ICANN Board Launches New Effort to Tackle gTLD Registration Data Challenges Based on Policy Review Team Report

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Approved resolution also reconfirms full support for Enforcement of WHOIS policy and obligations

It’s clear that we have to take a thorough look at WHOIS from the ground up...

The ICANN Board of Directors has directed the Chief Executive Officer to launch a new effort to re-examine the purpose of collecting, maintaining and providing access to generic Top-Level Domain (gTLD) registration data. The move follows the recommendations of a review team that examined implementation of WHOIS data policy.

WHOIS is a listing of domain registrants and their contact information.

“WHOIS began more than 25 years ago, before there was even a World Wide Web and its purpose was far more technical than it is today,” said Dr. Stephen D. Crocker, ICANN Board Chair. “It’s clear that we have to take a thorough look at WHOIS from the ground up, and that’s what we’re asking the CEO to do - what should WHOIS be and how can we best improve its accuracy?”

The Board tasked the CEO to go beyond the existing WHOIS protocol and start a new initiative focused on directory services. In response CEO Fadi Chehadé will convene an expert working group to help lay the foundation for new policy development work.

The Board resolution also directs the CEO to continue to fully enforce the contractual conditions that relate to the current collection, access and accuracy of gTLD registration data, and increase efforts to communicate and conduct outreach ensuring compliance with existing WHOIS policy and conditions.

“It’s basically a two-track approach,” said Crocker. “In addition to a full examination of WHOIS, the Board wants to make certain that enforcement of existing WHOIS reporting requirements is strengthened in conformance with the Affirmation of Commitments and the recommendations of the WHOIS Review Team.”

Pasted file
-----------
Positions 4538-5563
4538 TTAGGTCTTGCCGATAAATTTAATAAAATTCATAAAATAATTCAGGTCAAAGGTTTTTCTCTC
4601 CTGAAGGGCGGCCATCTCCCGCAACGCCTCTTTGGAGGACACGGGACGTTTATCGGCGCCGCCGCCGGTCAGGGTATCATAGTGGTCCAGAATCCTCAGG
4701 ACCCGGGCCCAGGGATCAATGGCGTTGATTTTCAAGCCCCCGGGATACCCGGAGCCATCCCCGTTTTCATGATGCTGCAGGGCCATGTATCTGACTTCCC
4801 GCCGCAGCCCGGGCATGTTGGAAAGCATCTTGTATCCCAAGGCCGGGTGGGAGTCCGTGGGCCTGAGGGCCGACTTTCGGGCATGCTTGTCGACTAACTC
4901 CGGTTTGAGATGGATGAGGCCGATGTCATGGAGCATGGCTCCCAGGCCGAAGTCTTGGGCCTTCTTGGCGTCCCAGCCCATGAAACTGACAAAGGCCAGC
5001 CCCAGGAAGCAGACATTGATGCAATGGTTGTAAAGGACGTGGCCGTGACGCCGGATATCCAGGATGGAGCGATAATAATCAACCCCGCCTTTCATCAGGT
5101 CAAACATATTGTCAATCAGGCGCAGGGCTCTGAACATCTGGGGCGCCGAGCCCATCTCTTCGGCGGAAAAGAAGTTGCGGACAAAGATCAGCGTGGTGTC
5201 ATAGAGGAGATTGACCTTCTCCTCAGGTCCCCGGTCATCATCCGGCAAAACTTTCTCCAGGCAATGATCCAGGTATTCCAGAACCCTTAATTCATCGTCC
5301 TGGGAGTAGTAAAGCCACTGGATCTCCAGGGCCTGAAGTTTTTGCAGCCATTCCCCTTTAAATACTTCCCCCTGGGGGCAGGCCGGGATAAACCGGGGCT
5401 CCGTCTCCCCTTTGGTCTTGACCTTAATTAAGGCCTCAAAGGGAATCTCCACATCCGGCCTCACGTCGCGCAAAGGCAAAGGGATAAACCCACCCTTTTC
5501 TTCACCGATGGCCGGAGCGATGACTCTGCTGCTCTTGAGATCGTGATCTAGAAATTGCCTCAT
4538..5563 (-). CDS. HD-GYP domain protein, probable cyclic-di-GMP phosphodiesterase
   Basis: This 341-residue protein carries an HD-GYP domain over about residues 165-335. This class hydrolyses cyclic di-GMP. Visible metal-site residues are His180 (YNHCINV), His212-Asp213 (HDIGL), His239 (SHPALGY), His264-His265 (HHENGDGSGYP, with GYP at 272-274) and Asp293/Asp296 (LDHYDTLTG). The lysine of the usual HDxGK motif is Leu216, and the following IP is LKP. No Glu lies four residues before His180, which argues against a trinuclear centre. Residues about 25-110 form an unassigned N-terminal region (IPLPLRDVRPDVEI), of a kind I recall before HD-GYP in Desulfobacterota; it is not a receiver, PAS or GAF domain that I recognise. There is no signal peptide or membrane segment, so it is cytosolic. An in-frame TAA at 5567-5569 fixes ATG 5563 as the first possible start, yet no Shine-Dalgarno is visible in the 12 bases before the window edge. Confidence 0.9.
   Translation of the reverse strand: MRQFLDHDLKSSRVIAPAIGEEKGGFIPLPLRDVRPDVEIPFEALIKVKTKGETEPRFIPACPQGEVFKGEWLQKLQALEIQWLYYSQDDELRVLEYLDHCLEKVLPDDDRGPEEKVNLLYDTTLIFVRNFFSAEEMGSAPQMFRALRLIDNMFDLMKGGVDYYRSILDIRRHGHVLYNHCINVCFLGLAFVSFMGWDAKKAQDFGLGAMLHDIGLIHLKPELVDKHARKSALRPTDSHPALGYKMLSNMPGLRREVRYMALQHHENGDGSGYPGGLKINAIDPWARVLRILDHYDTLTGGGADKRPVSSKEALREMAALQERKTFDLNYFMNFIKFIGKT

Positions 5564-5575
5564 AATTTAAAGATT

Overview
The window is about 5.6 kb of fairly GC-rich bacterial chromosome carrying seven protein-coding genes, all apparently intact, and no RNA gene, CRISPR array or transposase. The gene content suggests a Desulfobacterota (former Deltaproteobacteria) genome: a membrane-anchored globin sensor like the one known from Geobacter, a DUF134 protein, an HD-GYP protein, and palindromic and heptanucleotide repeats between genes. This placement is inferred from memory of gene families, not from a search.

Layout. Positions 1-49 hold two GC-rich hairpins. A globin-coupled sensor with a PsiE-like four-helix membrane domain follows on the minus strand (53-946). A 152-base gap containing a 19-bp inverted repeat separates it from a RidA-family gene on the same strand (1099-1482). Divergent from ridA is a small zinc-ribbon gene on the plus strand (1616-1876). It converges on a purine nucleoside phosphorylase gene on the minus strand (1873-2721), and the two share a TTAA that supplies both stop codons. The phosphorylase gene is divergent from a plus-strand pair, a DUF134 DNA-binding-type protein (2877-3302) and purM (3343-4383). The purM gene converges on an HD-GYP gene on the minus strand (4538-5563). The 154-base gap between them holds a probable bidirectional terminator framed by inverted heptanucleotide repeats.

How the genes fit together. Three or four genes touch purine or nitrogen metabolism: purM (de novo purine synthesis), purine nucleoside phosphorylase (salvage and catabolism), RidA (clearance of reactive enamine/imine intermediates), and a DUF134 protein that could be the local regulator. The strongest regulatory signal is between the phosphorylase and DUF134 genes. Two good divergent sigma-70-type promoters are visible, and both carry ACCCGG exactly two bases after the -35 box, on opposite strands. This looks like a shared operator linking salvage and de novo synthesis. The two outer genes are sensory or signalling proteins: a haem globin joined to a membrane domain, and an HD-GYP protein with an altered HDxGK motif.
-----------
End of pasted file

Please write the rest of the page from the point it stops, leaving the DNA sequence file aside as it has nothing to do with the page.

The Affirmation of Commitments (AoC) is an agreement signed by ICANN and the U.S. Department of Commerce in 2009 that, among other things, commits ICANN to enforcing existing policies relating to WHOIS.


To read the Board resolution on WHOIS, go here: http://www.icann.org/en/groups/board/documents/resolutions-08nov12-en.htm#1

To read the report of the WHOIS Policy Review Team, go here: http://www.icann.org/en/groups/board/documents/briefing-materials-1-08nov12-en.pdf

About ICANN: ICANN’s mission is to ensure a stable, secure and unified global Internet. To reach another person on the Internet you have to type an address into your computer - a name or a number. That address has to be unique so computers know where to find each other. ICANN coordinates these unique identifiers across the world. Without that coordination we wouldn't have one global Internet. ICANN was formed in 1998. It is a not-for-profit public-benefit corporation with participants from all over the world dedicated to keeping the Internet secure, stable and interoperable. It promotes competition and develops policy on the Internet’s unique identifiers. ICANN doesn’t control content on the Internet. It cannot stop spam and it doesn’t deal with access to the Internet. But through its coordination role of the Internet’s naming system, it does have an important impact on the expansion and evolution of the Internet. For more information please visit: http://www.icann.org.

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